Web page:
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    ABSTRACT: The goal of this randomized controlled trial was to replicate and extend previous studies of Cogmed Working Memory Training (CWMT) in children with Attention-deficit/hyperactivity disorder (ADHD). While a large proportion of children with ADHD suffer from academic difficulties, only few previous efficacy studies have taken into account long term academic outcome measures. So far, results regarding academic outcome measures have been inconsistent. Hundred and two children with ADHD between the age of 8 and 12 years (both medicated and medication naïve) participated in current randomized controlled trial. Children were randomly assigned to CWMT or a new active combined working memory-and executive function compensatory training called 'Paying Attention in Class.' Primary outcome measures were neurocognitive functioning and academic performance. Secondary outcome measures contained ratings of behavior in class, behavior problems, and quality of life. Assessment took place before, directly after and 6 months after treatment. Results showed only one replicated treatment effect on visual spatial working memory in favor of CWMT. Effects of time were found for broad neurocognitive measures, supported by parent and teacher ratings. However, no treatment or time effects were found for the measures of academic performance, behavior in class or quality of life. We suggest that methodological and non-specific treatment factors should be taken into account when interpreting current findings. Future trials with well-blinded measures and a third 'no treatment' control group are needed before cognitive training can be supported as an evidence-based treatment of ADHD. Future research should put more effort into investigating why, how and for whom cognitive training is effective as this would also potentially lead to improved intervention-and study designs.
    Frontiers in Psychology 07/2015; 6. DOI:10.3389/fpsyg.2015.01081 · 2.80 Impact Factor
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    • "It is well established that ADHD is associated with poor academic achievement, with up to 56% receiving special education and at least 30% repeating a grade (Barkley, 2010). However, much less is known regarding why problems are more pronounced for some children with the disorder than for others (for reviews, see Daley & Birchwood, 2009; Loe & Feldman, 2007; Polderman, Boomsma, Bartels, Verhulst, & Huizink, 2010). It is therefore of interest to examine to what extent early neuropsychological deficits are predictive of later academic problems. "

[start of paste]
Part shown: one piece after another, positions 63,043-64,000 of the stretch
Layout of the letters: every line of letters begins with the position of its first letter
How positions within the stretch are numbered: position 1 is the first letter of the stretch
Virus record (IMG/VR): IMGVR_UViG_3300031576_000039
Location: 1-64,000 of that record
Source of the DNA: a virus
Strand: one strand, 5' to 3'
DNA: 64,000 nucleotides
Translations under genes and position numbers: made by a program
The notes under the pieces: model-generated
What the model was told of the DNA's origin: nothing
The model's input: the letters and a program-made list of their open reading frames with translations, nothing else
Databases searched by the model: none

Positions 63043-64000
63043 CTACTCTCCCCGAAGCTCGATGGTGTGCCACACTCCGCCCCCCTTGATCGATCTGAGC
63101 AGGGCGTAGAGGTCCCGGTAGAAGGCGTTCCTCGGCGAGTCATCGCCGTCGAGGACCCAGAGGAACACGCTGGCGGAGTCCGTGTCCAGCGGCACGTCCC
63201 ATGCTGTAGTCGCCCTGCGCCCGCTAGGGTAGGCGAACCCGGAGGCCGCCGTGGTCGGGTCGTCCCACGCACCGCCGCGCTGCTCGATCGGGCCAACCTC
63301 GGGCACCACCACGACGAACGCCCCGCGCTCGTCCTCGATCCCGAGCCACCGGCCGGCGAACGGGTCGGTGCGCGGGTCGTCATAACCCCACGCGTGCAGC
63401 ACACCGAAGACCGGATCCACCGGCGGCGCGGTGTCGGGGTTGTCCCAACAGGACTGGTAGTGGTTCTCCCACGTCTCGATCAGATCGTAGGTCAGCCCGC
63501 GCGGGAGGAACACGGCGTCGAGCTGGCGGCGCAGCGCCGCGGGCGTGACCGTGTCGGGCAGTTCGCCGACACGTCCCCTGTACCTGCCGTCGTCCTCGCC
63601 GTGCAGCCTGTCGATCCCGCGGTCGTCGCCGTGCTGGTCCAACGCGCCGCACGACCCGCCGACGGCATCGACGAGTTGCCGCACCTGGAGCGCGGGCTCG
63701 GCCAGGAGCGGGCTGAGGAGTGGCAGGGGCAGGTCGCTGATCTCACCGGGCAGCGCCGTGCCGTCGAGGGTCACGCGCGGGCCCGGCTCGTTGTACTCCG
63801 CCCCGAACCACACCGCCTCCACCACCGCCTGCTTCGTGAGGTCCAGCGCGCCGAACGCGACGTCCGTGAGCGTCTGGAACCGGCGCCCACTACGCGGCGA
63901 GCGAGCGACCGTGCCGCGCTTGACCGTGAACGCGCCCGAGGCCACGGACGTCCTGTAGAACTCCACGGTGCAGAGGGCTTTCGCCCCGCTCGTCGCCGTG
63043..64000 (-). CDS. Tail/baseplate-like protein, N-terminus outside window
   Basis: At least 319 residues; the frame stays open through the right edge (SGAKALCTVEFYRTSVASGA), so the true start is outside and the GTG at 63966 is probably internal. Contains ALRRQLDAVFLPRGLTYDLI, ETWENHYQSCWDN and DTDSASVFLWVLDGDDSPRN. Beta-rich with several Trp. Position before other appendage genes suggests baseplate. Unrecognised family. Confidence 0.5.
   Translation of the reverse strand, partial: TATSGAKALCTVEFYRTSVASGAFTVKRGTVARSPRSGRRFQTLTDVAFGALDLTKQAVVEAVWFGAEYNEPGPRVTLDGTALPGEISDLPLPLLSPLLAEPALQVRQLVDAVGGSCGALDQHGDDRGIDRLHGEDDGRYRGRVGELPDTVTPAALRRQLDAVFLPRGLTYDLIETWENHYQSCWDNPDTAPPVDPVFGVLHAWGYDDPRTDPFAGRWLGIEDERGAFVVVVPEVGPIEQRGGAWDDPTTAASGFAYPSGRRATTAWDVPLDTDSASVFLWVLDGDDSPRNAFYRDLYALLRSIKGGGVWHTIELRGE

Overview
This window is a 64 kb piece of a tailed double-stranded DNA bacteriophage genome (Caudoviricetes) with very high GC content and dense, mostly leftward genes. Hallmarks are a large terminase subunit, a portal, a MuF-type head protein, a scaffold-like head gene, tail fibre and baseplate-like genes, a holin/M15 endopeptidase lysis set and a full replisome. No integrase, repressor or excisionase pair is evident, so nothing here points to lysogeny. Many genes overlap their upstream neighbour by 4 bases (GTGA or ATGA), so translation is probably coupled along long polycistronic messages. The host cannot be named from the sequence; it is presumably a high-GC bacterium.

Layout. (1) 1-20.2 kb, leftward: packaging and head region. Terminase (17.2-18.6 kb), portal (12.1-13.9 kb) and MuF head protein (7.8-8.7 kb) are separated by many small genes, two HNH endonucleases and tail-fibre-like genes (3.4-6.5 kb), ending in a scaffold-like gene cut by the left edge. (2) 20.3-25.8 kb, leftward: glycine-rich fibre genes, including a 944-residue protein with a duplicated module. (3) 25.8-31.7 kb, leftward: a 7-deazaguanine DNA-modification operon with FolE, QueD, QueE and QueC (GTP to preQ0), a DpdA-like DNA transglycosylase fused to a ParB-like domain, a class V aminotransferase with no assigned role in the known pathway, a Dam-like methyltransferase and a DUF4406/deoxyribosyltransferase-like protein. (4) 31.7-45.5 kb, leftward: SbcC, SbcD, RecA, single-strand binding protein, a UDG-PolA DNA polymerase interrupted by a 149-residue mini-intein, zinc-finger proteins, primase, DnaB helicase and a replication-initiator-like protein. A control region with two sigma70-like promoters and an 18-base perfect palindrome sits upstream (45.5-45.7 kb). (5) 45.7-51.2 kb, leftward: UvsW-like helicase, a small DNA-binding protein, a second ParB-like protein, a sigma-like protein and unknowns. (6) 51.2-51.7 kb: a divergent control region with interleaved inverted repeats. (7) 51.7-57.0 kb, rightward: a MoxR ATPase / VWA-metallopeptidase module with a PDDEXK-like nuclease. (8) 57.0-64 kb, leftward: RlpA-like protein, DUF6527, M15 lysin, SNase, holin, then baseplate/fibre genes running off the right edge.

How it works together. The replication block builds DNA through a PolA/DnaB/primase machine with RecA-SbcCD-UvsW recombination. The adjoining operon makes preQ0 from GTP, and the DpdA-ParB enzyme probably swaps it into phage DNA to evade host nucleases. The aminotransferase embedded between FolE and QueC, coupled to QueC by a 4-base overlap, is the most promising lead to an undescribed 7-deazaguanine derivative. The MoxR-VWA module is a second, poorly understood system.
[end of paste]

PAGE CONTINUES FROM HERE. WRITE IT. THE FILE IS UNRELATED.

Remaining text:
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    ABSTRACT: High levels of ADHD symptoms are related to severe negative outcomes, which underscore the importance of identifying early markers of these behavior problems. The main aim of the present study was therefore to investigate whether neuropsychological deficits in preschool are related to later ADHD symptoms and academic achievement, over and above the influence of early ADHD symptom levels. The present study is unique because it includes a broader range of predictors compared to previous studies and the participants are followed over time for as long as 13 years (i.e., ages 5-18 years). Preschool data included measures of executive functioning and reaction time variability as well as emotional reactivity and emotion regulation of both positive and negative emotions. When controlling for early ADHD symptom levels, working memory, reaction time variability, and regulation of happiness/exuberance were significantly related to inattention whereas regulation of happiness/exuberance and anger reactivity were significantly related to hyperactivity/impulsivity. Furthermore, working memory and reaction time variability in preschool were significantly related to academic achievement in late adolescence beyond the influence of early ADHD symptoms. These findings could suggest that it is possible to screen for early neuropsychological deficits and thereby identify children who are at risk of negative outcomes. Furthermore, our results suggest that interventions need to look beyond executive functioning deficits in ADHD and also target the role of emotional functioning and reaction time variability. The importance of including both the positive and negative aspects of emotional functioning and distinguishing between emotion regulation and emotional reactivity was also demonstrated.
    Child Neuropsychology 07/2015; DOI:10.1080/09297049.2015.1063595 · 2.18 Impact Factor